Dimensions: 60 x 50cm
Medium: Oil on Canvas
Collection: Niland Collection
Provenance: Presented by James A. Healy in 1975 (Josephine C. Healy Memorial Collection)
Paul Henry was born in Belfast and educated in London and Paris but it was in the west of Ireland that he was to find himself at home. His western landscapes, often depicting idyllic scenes of thatched cottages crowned by towers of billowing cloud, were long considered to be the quintessential images of the west of Ireland.
This work, which can be dated to 1926-1928 on stylistic grounds, was painted on the island of Achill where Henry lived from 1910-1919. The scene has been identified as the view looking due south from the southern point of Achill towards Clare Island.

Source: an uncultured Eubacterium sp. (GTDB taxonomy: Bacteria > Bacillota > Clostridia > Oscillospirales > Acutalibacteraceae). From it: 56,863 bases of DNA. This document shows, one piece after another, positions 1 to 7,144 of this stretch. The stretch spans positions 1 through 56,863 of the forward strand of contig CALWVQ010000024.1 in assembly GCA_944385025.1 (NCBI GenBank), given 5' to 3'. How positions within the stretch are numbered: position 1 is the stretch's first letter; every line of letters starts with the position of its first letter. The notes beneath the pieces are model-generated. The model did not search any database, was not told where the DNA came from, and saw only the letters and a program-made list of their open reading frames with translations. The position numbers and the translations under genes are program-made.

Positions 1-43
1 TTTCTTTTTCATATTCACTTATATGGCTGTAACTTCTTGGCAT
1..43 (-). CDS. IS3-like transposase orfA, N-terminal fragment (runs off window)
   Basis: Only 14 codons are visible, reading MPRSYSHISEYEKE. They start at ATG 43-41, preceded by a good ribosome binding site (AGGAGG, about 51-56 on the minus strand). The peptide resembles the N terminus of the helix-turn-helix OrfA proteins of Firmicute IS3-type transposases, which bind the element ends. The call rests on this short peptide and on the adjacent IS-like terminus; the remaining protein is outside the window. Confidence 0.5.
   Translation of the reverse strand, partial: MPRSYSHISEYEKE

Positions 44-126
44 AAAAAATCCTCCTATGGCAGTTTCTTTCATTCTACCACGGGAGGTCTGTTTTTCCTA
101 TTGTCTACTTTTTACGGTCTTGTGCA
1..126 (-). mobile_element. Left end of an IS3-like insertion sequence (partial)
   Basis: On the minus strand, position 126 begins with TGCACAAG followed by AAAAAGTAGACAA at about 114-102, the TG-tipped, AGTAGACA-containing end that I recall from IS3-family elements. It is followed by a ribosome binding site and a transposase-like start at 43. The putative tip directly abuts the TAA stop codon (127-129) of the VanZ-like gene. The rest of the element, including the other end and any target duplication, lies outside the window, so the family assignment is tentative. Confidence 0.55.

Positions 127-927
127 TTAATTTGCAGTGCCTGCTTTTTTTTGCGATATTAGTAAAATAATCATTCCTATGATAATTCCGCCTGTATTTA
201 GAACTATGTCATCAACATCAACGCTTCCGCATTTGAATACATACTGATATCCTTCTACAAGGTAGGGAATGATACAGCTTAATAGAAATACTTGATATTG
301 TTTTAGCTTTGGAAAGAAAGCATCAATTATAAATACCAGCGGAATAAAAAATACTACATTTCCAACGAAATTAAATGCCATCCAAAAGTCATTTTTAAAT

Henry’s first visit to Achill in 1910 was partly inspired by the descriptions of the west in John Millington Synge’s play Riders to the Sea. The two Irishmen had met in Paris, where Henry studied from 1898 to 1900. After a decade living in London, Henry and his first wife, the painter Grace Henry, decided to spend a fortnight’s holiday on Achill. Enchanted by the light, the landscape and the simple way in which the locals lived, the Henrys spent much of the following decade living and painting on the island.
Written by Riann Coulter